Students seeking careers in the uniformed services were given an insight into prison work when some furry important guests visited Bradford College.
Two prison sniffer dogs from HMP Manchester, and their handlers, came to give a demonstration to students on the Public Services course at the college.
The dogs, Springer Spaniels George and Barclay, showed how they searched places and people, including prisoners, staff and visitors, to sniff out not only illegal drugs, but also alcohol, tobacco and mobile phones.
Their handlers spoke to the students about careers in the Prison Service advising on training, workloads, salaries and progression opportunities in the service.
Public services tutor Conrad Williams said: “It was wonderful to see the dogs work, freezing when they found the planted drugs and it was fascinating to hear from the prison staff about what their job entails, the challenges and the opportunities.
“Visits from people doing the job in real life have real value to our students. It brings the career to life for them.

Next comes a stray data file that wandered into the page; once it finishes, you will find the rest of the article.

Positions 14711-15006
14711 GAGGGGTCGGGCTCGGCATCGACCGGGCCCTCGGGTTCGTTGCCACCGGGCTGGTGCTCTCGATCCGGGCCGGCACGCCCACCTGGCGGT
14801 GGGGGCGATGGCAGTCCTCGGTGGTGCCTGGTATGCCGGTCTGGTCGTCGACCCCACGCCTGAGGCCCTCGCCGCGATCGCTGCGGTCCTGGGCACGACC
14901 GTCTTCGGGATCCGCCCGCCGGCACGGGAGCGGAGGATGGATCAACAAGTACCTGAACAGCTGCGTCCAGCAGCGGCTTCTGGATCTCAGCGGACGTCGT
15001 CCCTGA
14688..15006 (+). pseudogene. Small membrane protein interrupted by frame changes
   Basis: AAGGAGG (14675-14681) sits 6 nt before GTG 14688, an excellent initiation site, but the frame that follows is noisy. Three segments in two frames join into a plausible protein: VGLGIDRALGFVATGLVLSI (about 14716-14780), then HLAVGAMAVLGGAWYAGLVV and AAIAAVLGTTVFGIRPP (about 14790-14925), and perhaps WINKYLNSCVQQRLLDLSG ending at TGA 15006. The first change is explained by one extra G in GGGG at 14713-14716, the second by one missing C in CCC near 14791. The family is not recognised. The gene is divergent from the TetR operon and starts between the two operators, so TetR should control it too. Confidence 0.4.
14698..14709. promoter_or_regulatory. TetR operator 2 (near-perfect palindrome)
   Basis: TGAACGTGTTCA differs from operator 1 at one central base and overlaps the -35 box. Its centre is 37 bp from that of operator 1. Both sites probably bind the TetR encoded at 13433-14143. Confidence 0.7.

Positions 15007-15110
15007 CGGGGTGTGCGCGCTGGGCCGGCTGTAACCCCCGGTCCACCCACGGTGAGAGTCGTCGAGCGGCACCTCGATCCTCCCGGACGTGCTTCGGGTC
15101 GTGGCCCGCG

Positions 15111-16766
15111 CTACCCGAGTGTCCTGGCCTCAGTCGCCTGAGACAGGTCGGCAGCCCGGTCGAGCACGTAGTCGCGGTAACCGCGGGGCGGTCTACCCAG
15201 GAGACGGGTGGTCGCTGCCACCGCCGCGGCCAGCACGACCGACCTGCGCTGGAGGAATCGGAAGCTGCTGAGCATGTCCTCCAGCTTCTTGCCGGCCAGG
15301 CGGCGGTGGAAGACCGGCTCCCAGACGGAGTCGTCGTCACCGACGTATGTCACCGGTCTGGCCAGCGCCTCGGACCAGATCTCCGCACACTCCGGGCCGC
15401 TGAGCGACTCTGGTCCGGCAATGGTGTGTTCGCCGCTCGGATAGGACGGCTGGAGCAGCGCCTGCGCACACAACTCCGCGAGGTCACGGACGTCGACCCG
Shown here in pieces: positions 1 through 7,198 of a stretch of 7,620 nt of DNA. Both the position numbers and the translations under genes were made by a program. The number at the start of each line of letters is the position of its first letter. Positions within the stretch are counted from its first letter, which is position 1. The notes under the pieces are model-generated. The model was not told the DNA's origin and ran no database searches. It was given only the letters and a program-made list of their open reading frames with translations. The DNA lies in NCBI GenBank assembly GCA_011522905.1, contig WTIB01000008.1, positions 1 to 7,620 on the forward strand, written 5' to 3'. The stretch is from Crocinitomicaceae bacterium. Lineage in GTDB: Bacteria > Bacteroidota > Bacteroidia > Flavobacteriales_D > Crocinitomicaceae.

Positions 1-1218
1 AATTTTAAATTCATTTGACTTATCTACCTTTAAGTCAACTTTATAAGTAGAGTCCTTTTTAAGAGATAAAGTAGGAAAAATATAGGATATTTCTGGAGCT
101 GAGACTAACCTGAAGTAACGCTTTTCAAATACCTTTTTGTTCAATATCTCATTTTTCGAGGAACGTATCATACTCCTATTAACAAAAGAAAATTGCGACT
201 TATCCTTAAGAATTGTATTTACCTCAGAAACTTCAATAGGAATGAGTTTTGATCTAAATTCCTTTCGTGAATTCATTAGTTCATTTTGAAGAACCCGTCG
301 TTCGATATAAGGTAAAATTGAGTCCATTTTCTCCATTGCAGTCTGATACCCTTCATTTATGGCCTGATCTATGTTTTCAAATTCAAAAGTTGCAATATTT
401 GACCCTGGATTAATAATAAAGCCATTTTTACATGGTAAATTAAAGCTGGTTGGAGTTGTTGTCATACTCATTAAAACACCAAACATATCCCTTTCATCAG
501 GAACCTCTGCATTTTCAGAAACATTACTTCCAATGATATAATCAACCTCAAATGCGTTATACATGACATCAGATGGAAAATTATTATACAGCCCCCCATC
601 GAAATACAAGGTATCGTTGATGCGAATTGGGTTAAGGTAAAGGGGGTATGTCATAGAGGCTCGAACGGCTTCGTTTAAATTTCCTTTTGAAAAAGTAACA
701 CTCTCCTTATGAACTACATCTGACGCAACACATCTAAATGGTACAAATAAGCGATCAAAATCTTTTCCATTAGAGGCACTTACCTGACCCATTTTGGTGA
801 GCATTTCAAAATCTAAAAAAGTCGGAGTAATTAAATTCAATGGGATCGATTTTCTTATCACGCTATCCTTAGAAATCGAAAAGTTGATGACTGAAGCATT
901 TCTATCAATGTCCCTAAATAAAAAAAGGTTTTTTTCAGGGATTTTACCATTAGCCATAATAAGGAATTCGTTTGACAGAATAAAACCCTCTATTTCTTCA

“Whilst most of our students have already decided they want a job in the uniformed services, many have not yet chosen whether that is with the police, fire and rescue service, ambulance service, armed forces or prison service and visits such as this go a long way to helping them chose the path that best suits them.
“Seeing the dogs in action gave the students a great insight into the work. Some students were even used to demonstrate how visitors were searched.
“The feedback from the students was excellent. It really opened their eyes to employment opportunities within prisons. It is a service that is less visible than others. I am very grateful to the staff, and of course George and Barclay, for giving up their time and visiting Bradford College.”
Rob Young, Governor of HMP Manchester said: “Prison officers provide an incredibly important public service; rehabilitating offenders to lead crime-free lives upon release, meaning fewer victims and safer streets.
“There is no such thing as a typical prison officer. We welcome people with different experiences and backgrounds, because they create strong teams that can take on the role’s challenges. There are opportunities to specialise and develop throughout a prison service career, like our dog handlers have done, which is just one of the reasons more than 4,300 extra people have joined the service since 2016.”